After Tony left Bermuda, Lynn went on to be the sole Coordinator of Outward Bound for many years, with literally thousands of young Bermudians passing through the Police Outward Bound programme both locally and overseas. There is no question that the programme had a major impact on the lives of all those it touched, whether it was testing their skills and perseverance, or meeting young people from other parts of the world. And it’s success was due in large part to the tireless enthusiasm and commitment of Lynn. One of Lynn’s lasting legacies is the fact that the Police Outward Bound programme is still challenging young Bermudians – over 40 years later.
In his “spare time” – although I seriously question if he ever had any spare time - Lynn was always involved in other positive activities whether it was volunteering in his church, playing sports for the Police Teams, including billiards and snooker, cricket and golf, or performing in the very popular Police Motor Cycle Display Team.
But without doubt one of his greatest passions was his involvement as a founding member and organizer of the Police Choir. Lynn credits “Nobby Clark” with creating the spark that lit the flame for the choir when he hosted a Christmas Party at his home in Somerset where the “Somerset Crew” started singing Christmas Carols. Everyone agreed that they sounded good - very good, and the Police Choir was born, under the direction of Cecil Smith as choirmaster, and Lynn first as organizer and later as President. Word quickly spread about their musical talent and the invitations began to pour in Islandwide, along with an invitation to perform in a musical festival in Ottawa where they were a big hit. The choir was invited back to Ottawa on a number of occasions - and who did all the organizing. Why Lynn of course in his spare time!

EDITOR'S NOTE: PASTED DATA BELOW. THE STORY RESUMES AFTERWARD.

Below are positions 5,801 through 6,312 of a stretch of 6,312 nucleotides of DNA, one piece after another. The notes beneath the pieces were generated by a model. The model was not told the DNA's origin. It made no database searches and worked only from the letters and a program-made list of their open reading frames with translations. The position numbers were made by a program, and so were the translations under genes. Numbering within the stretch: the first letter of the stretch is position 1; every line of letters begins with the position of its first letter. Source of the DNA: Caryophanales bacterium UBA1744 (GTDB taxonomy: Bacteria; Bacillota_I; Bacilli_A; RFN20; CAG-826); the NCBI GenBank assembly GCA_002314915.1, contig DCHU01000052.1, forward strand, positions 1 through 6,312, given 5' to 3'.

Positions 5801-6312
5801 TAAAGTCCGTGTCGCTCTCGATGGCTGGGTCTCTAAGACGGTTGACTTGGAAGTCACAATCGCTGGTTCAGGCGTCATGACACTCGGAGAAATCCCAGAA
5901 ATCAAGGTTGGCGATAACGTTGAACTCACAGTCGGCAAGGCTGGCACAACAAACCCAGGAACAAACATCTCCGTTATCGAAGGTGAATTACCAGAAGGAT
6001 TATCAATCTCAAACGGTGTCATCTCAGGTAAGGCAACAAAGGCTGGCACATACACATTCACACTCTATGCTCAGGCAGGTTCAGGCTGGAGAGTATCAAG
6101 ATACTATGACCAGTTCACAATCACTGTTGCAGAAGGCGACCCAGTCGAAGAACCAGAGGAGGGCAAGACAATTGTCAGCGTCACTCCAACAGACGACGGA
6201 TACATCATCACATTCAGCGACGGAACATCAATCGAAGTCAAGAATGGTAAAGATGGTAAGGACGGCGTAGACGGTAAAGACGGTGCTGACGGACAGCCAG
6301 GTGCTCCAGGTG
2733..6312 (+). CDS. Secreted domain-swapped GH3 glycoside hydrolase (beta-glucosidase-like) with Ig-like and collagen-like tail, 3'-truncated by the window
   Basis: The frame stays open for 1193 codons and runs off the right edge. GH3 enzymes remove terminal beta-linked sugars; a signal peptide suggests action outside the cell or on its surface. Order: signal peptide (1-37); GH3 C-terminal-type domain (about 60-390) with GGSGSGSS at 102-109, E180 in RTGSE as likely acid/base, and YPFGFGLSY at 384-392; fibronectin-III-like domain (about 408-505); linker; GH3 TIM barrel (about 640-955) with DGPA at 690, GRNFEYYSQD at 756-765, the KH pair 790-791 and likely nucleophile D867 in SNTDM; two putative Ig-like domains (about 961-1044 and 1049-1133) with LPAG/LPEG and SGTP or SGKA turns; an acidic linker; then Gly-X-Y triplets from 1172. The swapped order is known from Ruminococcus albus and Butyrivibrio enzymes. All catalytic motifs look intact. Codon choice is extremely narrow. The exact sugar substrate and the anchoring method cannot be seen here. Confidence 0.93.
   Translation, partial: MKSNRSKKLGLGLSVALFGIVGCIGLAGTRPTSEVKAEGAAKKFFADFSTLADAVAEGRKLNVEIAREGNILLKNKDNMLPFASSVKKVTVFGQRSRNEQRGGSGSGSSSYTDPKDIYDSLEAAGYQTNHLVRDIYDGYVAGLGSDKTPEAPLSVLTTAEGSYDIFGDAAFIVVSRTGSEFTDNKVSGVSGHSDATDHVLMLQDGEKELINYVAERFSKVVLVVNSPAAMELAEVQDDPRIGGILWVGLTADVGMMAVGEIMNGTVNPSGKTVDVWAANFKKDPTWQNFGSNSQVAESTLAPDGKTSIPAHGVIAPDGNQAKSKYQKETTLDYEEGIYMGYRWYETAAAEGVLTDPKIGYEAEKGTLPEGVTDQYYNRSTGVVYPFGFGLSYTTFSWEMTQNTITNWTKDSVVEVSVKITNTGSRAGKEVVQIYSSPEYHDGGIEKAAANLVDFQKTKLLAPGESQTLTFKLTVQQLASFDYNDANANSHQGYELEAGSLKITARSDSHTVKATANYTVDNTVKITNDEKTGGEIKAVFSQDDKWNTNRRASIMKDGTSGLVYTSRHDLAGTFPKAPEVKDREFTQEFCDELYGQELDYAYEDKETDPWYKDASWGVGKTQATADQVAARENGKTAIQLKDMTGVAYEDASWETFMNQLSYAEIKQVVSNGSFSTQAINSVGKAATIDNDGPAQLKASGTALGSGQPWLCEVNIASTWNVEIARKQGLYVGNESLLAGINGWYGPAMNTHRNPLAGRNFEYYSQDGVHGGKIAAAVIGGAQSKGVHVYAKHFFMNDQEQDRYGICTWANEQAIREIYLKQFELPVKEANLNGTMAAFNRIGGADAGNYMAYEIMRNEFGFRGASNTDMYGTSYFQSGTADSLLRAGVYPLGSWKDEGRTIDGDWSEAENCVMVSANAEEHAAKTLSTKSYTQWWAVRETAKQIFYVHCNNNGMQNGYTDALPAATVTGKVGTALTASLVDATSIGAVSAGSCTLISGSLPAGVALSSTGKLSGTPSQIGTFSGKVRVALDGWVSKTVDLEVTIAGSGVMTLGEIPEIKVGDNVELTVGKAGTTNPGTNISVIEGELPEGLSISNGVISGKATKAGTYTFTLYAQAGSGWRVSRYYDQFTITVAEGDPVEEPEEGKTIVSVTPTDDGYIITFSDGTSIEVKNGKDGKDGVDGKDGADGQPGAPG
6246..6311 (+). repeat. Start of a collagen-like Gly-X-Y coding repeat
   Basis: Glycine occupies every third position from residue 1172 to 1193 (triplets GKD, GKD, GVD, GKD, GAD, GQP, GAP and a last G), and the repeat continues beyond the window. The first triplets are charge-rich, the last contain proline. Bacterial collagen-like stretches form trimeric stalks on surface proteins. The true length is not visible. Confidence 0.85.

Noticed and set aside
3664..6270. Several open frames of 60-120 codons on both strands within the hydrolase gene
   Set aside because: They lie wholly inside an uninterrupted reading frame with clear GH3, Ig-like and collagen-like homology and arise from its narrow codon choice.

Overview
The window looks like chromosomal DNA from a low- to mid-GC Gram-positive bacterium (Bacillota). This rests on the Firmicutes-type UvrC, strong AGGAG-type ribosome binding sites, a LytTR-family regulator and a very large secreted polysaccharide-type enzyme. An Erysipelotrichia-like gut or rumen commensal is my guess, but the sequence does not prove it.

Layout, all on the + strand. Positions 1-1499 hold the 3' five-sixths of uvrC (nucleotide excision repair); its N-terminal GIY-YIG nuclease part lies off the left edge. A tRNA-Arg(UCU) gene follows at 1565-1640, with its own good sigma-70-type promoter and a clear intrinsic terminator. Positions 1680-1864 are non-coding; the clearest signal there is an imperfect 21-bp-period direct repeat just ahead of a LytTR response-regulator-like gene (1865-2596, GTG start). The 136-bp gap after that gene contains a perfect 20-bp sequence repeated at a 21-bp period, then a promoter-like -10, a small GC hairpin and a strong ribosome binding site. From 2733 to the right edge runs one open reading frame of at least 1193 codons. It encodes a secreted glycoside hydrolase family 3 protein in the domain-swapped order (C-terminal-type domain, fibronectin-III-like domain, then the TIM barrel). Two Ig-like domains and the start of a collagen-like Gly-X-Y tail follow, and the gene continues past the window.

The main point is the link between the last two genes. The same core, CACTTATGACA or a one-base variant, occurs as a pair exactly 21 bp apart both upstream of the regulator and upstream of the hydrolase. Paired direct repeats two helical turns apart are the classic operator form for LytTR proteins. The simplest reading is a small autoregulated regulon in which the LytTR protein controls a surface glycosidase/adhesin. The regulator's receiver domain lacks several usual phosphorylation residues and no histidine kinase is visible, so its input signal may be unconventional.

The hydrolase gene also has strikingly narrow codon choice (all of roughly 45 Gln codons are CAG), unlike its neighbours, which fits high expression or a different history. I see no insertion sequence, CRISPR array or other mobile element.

Lynn’s tireless work both with the Police and in the community was recognized when he was awarded the Colonial Long Service and Good Conduct medal in 1974, and the Queen’s Jubilee Medal in 1977. He was always proud of his involvement in Outward Bound and none more so than the day in 1983, on his retirement from the Police Service when he received a personal letter from His Royal Highness, Prince Phillip, The Duke of Edinburgh, praising Lynn for his service to the Police and for his substantial contribution to Outward Bound Bermuda.
Although never one to boast of his accomplishments Lynn made it very clear three years ago when reminiscing about his life, how proud he was that he and Cecilia’s four children all graduated from university and all went on to become professionals in their chosen field.